Anyway, to the bark. My friend Lorraine gave me some of her elder in order for me to make this salve. I made this by stripping the bark off the twigs and branches. I used young looking twigs and branches as we discovered that the older looking ones were dry and broke easily. Having stripped the bark off, I placed half of this in a bowl and covered them with sunflower oil. I covered the bowl and placed this in a pan of water. I brought the water to the boil and left it to simmer for approximately 2 hours, checking regularly to make sure the water hadn’t dried up. After this time, I strained the oil through some muslin and discarded the used bark, retaining the oil. I then put the rest of the bark back into the bowl I had used and covered it with the oil I had just strained. I put the lid on and again put it in a pan of simmering water for another 2 hours. I strained it all off again, retaining the oil. The oil was a lovely green colour. This process is creates a double infused oil. This is a process taught to me by Sarah Head and she describes this in more detail on her blog, “Tales of a Kitchen Herbwife”.

I placed the oil in the bowl again and placed this over a pan of simmering water. I then added some beeswax, enough to make it thicken slightly then removed it from the heat and poured it into the jar, leaving it to set. This was the result.

This bark salve can be used for bruises, however at the time, I did’t have any bruises to try it out on! So I still have this to try out.

Beginning my herbal journey.

I began my journey into the world of medicinal herbalism when a friend of mine, Lorraine, asked me if I wanted to go to a herb sanctuary she had seen advertised with the Herb Society. I thought it would be interesting and along we went in summer 2013. There we met Sarah Head, and that was it! Everything she told us was interesting and exciting, and we have continued to go back.

In January 2014, I signed up to be one of Sarah’s apprentices. I wasn’t sure how things were going to turn out. I needed to be able to identify plants and trees, and to be able to make a variety of medicines using different mediums, by decocting and infusing in cider vinegar, brandy and copious amounts of vodka! As well as making teas and tasting and writing things down! And the photos, oh my goodness how many photos. It all blew me away how much I needed to know. I also needed to grow things and I have never been successful at growing anything except weeds! Hang on, I can grow weeds? I’m already half way there!

So from January 2014, I started to plan my garden. Mr Earth ( this is what I call my partner, Kev. He’s very grounded!) he had built me three raised beds when both him and his friend redesigned my garden for me. I thought about what I wanted to try and grow. I went for the safer options in the first instance, growing culinary herbs like sage, thyme and rosemary fro seed. These started off ok, but the sage didn’t survive very well.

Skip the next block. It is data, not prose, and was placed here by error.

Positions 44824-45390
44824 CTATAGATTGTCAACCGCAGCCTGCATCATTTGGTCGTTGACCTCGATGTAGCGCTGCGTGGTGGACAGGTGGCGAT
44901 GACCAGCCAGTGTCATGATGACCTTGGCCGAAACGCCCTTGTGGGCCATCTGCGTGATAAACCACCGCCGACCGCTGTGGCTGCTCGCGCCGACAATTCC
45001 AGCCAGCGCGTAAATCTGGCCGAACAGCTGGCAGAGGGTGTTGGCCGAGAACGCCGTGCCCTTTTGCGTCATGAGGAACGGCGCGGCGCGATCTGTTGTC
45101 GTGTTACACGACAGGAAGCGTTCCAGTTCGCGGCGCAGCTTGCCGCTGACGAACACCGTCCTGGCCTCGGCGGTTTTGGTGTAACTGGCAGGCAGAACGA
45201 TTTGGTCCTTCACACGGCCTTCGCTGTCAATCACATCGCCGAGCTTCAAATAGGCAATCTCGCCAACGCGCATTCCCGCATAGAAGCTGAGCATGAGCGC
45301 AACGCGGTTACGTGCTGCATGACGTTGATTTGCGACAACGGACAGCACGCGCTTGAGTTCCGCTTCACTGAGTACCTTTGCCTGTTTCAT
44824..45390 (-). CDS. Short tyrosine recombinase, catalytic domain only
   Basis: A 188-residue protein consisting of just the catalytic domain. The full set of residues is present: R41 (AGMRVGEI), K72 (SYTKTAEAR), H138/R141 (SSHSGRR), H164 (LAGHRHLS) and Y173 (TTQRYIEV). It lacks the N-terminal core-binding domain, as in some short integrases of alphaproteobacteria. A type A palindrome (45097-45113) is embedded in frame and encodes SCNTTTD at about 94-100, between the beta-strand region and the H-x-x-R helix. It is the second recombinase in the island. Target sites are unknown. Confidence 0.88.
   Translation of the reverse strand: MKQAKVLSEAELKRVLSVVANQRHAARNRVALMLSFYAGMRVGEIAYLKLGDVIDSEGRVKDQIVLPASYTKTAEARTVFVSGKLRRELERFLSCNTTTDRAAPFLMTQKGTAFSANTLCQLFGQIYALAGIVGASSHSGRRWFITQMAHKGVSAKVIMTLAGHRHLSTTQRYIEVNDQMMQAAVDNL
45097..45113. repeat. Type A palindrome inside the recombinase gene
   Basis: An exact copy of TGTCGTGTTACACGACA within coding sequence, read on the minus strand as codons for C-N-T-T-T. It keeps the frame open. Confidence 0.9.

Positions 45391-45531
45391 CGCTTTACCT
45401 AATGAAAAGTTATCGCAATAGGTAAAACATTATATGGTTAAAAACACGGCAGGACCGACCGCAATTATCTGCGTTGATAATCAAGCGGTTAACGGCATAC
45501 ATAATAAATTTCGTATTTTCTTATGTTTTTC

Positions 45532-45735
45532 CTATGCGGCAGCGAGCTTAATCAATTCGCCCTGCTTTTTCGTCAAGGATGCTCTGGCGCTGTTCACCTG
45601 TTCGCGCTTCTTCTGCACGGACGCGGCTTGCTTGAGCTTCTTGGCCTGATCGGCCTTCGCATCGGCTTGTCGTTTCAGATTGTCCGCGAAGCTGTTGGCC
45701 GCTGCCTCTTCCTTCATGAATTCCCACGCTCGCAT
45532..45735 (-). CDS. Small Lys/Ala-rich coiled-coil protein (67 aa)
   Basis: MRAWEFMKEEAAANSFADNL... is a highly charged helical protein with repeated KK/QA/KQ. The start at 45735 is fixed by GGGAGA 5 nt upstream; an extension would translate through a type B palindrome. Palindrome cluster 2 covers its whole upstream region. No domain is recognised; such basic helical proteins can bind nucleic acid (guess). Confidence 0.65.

I am someone who often gets a chesty cough in bad weather conditions so I decided to grow some Elecampane. The leaves were massive and I thought they were going to invade my garden. It was a bit like The Day of the Triffids! I also grew some Angelica ( which I bought as plants), Lemon Balm, which I grew from seed myself, Lavender ( which I bought) and some Fennel.

I had every intention of studying these plants throughout the year, however I was so excited that I had actually managed to grow some plants, I forgot to photograph them in their various stages and forgot to record what I was doing with them.

As part of the apprenticeship, we needed to choose a herbal ally. Everywhere I went I saw Hawthorn, so I chose this as my ally. I will be writing a separate blog on that at a later stage, this is just an introduction for now.

I had a difficult year in 2014. I had been ill for a long time due to constantly bleeding from heavy menstruation. It turned out I had fibroids. These hadn’t been diagnosed for 22 months, and I went through I very horrible time before I finally had an operation to remove them.

I remember telling Sarah at the Herb Sanctuary one day that I craved steak. I’m vegetarian so it’s a bit of a strange thing for me to crave. Sarah told me that this could be a sign of anaemia. Shortly afterwards, before my operation, the doctor did a blood test. Sure enough, I was borderline anaemic. Sarah told me to learn all about the power of nettles. I made a tonic good for anaemia using nettles, apricots and red wine. I also drank lots of nettle tea until after my surgery, when my condition improved. I will talk about different herbs more in depth in following blogs.

I hadn’t been very good at writing up some of the work that Sarah set me, and as a consequence, as the months advanced I got further behind, but at the same time my knowledge of herbs was growing, as were my cultivation skills, so I felt I was learning something.

As 2014 came to a close, I decided I needed to effectively re-do the whole of the first year of the apprenticeship again, as well as doing the second year. I have cupboards full of salves, tinctures, flower remedies and dried herbs, that I really need to get to know and use! As a result, I may take each one and write a blog about it in order to learn.

This blog will be about my own personal journey and is not meant as a reference for treatment of other people’s conditions. All the same I hope you find it interesting.